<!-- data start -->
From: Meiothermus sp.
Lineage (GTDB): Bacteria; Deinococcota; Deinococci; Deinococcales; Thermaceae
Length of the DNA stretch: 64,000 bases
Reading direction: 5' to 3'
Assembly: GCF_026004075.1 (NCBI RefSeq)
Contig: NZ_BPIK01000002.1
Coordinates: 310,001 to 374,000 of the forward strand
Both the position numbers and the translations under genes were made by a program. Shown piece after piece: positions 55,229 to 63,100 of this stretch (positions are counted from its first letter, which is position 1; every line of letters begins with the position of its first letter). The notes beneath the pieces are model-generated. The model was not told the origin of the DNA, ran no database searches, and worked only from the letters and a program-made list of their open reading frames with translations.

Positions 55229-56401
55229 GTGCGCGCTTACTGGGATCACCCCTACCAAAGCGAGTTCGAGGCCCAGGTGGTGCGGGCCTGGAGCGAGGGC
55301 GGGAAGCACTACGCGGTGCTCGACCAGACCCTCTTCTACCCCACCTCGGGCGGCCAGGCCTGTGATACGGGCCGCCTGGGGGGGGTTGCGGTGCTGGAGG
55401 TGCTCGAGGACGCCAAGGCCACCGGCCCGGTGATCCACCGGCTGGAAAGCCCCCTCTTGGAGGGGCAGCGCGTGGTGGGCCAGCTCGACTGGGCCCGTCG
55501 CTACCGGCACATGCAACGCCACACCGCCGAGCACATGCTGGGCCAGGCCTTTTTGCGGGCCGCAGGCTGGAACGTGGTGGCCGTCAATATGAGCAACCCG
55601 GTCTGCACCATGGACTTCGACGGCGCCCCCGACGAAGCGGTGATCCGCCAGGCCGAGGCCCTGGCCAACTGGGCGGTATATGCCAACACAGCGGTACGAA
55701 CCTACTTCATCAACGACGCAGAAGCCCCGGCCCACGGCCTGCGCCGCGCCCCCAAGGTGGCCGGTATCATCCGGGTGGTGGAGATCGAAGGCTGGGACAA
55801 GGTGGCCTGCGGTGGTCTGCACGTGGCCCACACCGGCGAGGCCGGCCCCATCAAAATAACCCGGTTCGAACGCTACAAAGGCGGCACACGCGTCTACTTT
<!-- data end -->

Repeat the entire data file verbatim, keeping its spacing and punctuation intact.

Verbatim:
From: Meiothermus sp.
Lineage (GTDB): Bacteria; Deinococcota; Deinococci; Deinococcales; Thermaceae
Length of the DNA stretch: 64,000 bases
Reading direction: 5' to 3'
Assembly: GCF_026004075.1 (NCBI RefSeq)
Contig: NZ_BPIK01000002.1
Coordinates: 310,001 to 374,000 of the forward strand
Both the position numbers and the translations under genes were made by a program. Shown piece after piece: positions 55,229 to 63,100 of this stretch (positions are counted from its first letter, which is position 1; every line of letters begins with the position of its first letter). The notes beneath the pieces are model-generated. The model was not told the origin of the DNA, ran no database searches, and worked only from the letters and a program-made list of their open reading frames with translations.

Positions 55229-56401
55229 GTGCGCGCTTACTGGGATCACCCCTACCAAAGCGAGTTCGAGGCCCAGGTGGTGCGGGCCTGGAGCGAGGGC
55301 GGGAAGCACTACGCGGTGCTCGACCAGACCCTCTTCTACCCCACCTCGGGCGGCCAGGCCTGTGATACGGGCCGCCTGGGGGGGGTTGCGGTGCTGGAGG
55401 TGCTCGAGGACGCCAAGGCCACCGGCCCGGTGATCCACCGGCTGGAAAGCCCCCTCTTGGAGGGGCAGCGCGTGGTGGGCCAGCTCGACTGGGCCCGTCG
55501 CTACCGGCACATGCAACGCCACACCGCCGAGCACATGCTGGGCCAGGCCTTTTTGCGGGCCGCAGGCTGGAACGTGGTGGCCGTCAATATGAGCAACCCG
55601 GTCTGCACCATGGACTTCGACGGCGCCCCCGACGAAGCGGTGATCCGCCAGGCCGAGGCCCTGGCCAACTGGGCGGTATATGCCAACACAGCGGTACGAA
55701 CCTACTTCATCAACGACGCAGAAGCCCCGGCCCACGGCCTGCGCCGCGCCCCCAAGGTGGCCGGTATCATCCGGGTGGTGGAGATCGAAGGCTGGGACAA
55801 GGTGGCCTGCGGTGGTCTGCACGTGGCCCACACCGGCGAGGCCGGCCCCATCAAAATAACCCGGTTCGAACGCTACAAAGGCGGCACACGCGTCTACTTT